A mother who raided the trust funds of her two adopted children must repay the kids $507,000, a state Superior Court panel has ruled.
That is more than twice what Melanie R. Werner illegally removed from her two daughters’ accounts to buy a house in Allegheny County after she and her husband split.
The kicker for Werner, is the court found that she not only has to repay the children for the $252,000 she took from their funds to buy the house in Sewickley, she has to give them all of the money she received when she resold the property for $507,000.
The Superior Court decision came in a recent opinion by Senior Judge John l. Musmanno. It backs an earlier ruling by county Judge John A. Zottola.
According to Musmanno, Werner and her then-husband Eric set up the trust finds for their daughters soon after they adopted them in the mid-1990s. The couple separated in 2009 and Melanie filed for divorce in 2010.
When they split, Eric moved out of the “very large” family home. Months later, Melanie Werner withdrew $252,688 from the girls’ accounts and used $235,000 of it to buy another home in Sewickley, court filings state. She listed the title to that house in her name alone.
After Melanie Werner filed for divorce, the county judge froze all the assets held for the benefit of the children. In August 2013, right after Melanie Werner resold that house for $507,000, the kids sued their mom, claiming she had misappropriated their money.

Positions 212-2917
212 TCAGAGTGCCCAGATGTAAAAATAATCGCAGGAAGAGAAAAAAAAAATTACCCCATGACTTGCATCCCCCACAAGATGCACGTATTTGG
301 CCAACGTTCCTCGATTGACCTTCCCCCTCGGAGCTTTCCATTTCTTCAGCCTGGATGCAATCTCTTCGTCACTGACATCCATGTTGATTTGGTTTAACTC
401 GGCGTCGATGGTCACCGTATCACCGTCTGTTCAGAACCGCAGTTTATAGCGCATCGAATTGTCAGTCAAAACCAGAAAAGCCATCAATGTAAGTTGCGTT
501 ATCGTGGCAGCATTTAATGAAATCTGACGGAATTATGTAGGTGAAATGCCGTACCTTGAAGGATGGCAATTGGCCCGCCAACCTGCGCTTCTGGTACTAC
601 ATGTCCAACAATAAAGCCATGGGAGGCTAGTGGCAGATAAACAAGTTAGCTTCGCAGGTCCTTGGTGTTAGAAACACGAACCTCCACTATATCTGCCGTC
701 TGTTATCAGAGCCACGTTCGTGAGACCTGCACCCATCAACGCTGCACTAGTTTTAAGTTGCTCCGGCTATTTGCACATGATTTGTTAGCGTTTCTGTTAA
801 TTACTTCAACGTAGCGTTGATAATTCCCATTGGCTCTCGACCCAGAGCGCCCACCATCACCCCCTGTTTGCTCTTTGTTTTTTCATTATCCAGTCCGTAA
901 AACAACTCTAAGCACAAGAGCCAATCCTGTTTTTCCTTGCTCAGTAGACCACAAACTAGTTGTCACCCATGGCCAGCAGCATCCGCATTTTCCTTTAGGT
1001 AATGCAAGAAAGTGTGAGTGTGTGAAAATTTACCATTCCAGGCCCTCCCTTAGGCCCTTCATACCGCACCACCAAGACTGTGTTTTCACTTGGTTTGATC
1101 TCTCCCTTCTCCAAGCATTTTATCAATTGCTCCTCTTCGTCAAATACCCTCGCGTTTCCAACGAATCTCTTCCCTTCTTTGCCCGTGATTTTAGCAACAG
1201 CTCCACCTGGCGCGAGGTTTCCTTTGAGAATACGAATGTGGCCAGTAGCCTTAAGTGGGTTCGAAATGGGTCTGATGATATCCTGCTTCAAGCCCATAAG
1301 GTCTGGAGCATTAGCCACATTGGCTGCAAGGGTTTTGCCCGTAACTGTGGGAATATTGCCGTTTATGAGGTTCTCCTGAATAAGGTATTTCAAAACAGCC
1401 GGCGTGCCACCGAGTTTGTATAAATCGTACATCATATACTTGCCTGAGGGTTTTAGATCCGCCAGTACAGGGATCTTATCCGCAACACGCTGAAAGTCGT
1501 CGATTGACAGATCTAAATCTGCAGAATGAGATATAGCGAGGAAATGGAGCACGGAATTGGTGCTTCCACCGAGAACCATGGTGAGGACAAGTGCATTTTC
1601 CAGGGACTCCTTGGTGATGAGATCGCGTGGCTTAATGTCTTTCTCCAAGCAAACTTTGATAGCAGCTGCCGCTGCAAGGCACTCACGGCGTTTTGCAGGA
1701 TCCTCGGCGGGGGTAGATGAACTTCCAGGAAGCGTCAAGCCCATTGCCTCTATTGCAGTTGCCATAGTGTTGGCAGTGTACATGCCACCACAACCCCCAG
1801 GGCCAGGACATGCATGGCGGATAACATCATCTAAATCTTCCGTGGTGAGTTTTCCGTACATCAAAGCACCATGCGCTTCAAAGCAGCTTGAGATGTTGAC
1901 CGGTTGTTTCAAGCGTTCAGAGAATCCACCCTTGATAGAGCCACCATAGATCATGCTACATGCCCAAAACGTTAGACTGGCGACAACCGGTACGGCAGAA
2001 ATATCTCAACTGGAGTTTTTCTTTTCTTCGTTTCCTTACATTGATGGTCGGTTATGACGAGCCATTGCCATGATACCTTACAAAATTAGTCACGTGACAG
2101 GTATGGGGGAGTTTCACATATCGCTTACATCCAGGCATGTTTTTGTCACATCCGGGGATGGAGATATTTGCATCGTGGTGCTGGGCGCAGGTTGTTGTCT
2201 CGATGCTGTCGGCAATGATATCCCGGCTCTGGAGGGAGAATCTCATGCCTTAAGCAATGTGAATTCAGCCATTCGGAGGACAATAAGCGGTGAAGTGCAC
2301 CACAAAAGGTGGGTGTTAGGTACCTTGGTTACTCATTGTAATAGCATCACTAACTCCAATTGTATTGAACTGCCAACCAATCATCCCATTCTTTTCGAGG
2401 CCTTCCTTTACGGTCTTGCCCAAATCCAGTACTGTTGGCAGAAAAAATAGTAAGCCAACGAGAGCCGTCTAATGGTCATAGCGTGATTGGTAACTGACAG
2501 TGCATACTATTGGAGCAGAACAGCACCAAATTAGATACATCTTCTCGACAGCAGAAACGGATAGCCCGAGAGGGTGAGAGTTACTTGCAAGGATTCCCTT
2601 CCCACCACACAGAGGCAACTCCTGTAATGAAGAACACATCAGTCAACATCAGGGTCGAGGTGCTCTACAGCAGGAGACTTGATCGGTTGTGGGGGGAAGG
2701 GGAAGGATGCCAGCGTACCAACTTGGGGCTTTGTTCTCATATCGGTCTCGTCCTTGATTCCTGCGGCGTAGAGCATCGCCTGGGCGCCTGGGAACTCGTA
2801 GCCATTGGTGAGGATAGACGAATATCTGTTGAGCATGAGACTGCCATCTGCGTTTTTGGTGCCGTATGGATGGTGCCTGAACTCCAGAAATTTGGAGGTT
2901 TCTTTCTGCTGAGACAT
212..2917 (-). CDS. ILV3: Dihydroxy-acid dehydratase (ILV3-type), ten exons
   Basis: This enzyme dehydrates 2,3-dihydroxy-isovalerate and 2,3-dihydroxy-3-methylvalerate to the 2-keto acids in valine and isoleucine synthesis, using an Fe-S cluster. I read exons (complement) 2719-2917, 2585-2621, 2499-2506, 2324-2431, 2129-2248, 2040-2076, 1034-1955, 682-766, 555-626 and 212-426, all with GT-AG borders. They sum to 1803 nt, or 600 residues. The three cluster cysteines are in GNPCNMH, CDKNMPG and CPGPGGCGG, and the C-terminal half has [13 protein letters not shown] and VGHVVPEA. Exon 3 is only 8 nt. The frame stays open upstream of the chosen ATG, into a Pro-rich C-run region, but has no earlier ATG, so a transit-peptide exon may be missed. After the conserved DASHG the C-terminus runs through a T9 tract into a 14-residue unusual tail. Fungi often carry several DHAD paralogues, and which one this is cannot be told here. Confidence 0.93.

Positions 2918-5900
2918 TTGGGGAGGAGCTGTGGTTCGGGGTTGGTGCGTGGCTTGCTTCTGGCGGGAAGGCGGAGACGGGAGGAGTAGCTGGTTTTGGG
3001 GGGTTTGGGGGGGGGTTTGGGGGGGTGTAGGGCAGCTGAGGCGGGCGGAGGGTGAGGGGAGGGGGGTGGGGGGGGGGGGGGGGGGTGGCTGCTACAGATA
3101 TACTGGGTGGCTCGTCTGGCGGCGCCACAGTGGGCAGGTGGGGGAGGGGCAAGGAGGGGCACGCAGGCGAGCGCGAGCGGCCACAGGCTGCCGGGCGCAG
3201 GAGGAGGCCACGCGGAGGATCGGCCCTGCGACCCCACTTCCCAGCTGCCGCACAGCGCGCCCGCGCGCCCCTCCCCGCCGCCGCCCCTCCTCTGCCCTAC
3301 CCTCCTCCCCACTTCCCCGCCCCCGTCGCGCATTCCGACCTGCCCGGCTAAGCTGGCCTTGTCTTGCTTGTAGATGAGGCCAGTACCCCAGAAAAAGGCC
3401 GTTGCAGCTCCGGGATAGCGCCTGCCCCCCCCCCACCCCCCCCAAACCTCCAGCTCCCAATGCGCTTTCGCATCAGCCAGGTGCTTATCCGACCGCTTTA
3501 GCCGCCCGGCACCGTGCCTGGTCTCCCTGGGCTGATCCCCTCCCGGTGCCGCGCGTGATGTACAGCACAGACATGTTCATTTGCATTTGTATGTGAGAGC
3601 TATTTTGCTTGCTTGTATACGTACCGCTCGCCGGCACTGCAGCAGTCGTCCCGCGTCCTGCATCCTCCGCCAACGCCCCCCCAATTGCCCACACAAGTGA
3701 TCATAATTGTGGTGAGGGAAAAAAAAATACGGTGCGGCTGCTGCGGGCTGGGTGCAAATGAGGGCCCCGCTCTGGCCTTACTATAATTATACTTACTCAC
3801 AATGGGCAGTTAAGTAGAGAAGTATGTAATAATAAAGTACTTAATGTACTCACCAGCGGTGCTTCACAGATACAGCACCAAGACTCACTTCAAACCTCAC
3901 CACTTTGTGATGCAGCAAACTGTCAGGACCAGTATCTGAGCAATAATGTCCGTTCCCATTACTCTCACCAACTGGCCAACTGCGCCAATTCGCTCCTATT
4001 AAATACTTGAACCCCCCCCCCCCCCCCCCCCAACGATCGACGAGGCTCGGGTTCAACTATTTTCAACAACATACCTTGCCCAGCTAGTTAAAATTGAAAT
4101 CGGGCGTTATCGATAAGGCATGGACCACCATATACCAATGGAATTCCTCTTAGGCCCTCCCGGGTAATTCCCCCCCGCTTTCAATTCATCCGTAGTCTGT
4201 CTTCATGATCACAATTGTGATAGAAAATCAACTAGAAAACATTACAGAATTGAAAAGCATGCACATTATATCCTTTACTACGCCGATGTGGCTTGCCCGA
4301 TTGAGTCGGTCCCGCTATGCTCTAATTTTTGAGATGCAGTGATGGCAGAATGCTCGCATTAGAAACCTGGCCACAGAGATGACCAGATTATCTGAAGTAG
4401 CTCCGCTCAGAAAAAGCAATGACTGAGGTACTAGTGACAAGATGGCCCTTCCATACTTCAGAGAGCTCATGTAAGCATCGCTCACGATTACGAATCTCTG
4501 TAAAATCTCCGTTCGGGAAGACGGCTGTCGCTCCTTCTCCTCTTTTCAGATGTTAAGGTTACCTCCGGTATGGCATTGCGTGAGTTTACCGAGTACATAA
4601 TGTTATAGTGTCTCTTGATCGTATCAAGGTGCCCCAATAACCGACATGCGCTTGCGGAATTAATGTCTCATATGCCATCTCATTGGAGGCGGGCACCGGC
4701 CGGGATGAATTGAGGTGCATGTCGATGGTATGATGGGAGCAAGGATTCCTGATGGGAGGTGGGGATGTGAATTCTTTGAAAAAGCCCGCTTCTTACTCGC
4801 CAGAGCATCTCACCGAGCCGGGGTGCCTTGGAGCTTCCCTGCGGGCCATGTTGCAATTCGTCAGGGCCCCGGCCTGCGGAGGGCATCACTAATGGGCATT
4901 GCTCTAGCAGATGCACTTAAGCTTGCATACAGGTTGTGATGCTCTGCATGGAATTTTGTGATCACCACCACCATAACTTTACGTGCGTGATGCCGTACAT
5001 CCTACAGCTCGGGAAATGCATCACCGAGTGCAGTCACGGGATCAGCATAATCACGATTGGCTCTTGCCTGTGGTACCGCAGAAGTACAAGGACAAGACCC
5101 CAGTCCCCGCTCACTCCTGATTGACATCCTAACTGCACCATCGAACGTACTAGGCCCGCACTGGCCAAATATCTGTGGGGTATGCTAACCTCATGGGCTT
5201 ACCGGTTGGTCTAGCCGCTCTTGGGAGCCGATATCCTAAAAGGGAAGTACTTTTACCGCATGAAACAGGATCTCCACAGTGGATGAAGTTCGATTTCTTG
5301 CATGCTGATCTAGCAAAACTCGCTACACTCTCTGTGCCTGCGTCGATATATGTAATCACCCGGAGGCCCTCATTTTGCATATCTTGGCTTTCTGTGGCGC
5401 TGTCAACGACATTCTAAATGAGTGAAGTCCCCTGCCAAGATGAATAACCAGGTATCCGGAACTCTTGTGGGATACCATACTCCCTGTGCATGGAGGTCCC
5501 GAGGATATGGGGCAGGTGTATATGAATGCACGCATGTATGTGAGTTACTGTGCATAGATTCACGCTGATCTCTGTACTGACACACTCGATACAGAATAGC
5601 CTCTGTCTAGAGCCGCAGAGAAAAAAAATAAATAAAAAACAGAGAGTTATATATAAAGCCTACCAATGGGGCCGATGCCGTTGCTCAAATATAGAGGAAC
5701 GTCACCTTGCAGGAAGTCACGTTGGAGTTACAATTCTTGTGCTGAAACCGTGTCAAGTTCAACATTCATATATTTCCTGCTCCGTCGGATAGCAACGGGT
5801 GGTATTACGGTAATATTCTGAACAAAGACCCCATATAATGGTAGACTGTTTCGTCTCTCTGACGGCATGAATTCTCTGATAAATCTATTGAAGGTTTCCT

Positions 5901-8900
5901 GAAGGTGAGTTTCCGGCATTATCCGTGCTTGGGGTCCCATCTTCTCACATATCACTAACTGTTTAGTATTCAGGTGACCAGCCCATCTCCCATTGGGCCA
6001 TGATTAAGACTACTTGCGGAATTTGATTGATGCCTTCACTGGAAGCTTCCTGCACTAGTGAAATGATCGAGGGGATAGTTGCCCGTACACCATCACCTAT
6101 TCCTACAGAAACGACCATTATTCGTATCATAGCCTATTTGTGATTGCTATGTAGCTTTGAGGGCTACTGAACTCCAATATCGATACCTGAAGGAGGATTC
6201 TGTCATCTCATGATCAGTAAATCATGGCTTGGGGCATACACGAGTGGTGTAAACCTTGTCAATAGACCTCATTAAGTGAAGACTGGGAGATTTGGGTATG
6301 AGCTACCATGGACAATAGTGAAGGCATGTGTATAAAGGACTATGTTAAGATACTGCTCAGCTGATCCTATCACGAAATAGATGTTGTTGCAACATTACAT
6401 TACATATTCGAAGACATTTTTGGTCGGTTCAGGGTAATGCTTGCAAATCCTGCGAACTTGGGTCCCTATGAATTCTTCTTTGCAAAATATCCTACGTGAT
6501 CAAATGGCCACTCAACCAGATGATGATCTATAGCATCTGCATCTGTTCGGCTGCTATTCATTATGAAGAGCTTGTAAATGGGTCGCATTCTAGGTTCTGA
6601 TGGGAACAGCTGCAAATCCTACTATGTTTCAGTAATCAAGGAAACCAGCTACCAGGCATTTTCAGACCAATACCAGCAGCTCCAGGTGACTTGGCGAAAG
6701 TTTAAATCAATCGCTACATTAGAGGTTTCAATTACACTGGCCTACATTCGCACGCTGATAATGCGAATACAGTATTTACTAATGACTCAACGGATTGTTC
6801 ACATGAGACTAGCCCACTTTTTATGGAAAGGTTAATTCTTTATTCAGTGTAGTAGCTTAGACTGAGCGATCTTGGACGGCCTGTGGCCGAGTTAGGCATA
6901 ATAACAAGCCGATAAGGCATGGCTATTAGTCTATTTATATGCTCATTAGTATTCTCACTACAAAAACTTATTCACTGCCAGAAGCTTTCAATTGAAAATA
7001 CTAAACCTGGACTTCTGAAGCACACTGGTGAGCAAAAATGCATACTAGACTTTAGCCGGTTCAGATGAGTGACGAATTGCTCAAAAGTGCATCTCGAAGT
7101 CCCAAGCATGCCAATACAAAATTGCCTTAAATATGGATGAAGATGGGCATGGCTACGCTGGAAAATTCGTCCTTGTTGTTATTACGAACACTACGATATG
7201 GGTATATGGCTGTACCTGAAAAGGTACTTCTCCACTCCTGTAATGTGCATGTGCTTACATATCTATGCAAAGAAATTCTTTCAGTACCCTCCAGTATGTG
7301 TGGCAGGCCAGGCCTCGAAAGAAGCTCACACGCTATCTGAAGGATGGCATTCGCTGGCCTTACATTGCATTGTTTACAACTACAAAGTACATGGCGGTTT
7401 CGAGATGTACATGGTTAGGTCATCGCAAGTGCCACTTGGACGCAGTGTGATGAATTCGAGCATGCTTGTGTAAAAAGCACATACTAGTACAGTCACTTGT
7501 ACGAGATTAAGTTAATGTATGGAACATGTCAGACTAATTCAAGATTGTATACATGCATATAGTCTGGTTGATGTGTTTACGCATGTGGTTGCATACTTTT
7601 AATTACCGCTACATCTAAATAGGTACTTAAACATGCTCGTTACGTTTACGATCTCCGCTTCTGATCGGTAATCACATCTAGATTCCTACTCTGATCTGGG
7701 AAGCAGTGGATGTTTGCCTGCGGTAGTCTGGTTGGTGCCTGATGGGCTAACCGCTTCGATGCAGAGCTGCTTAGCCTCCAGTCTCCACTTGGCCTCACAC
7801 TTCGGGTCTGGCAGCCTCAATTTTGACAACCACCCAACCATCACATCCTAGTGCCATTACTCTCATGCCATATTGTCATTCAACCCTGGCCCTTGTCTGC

Two years later, Zottola found Melanie Werner had violated her duty as custodian of her daughters’ accounts. He ordered her to hand over all of the proceeds from the house sale.
On appeal to the state court, Melanie Werner argued that she had acted for the financial benefit of the kids, Musmanno noted. She claimed the house she bought with their money really was their property, so they didn’t suffer any financial loss.
Besides, she contended, she couldn’t afford the $40,000-a-month upkeep of the home the family was occupying when she and her husband separated. In any case, Melanie Werner contended she should at least be allowed to keep the profit from the sale of the second house.
Her arguments failed to convince Musmanno. “Indeed, the children were, in fact, harmed by Melanie’s misappropriation,” he wrote.
Musmanno noted that both girls are currently in college and because of their mother’s action had no access to their trust money to pay educational expenses. “Further,” he found, “the children were deprived of any interest or investment returns that could have accrued….had Melanie not invaded the (trust) accounts.”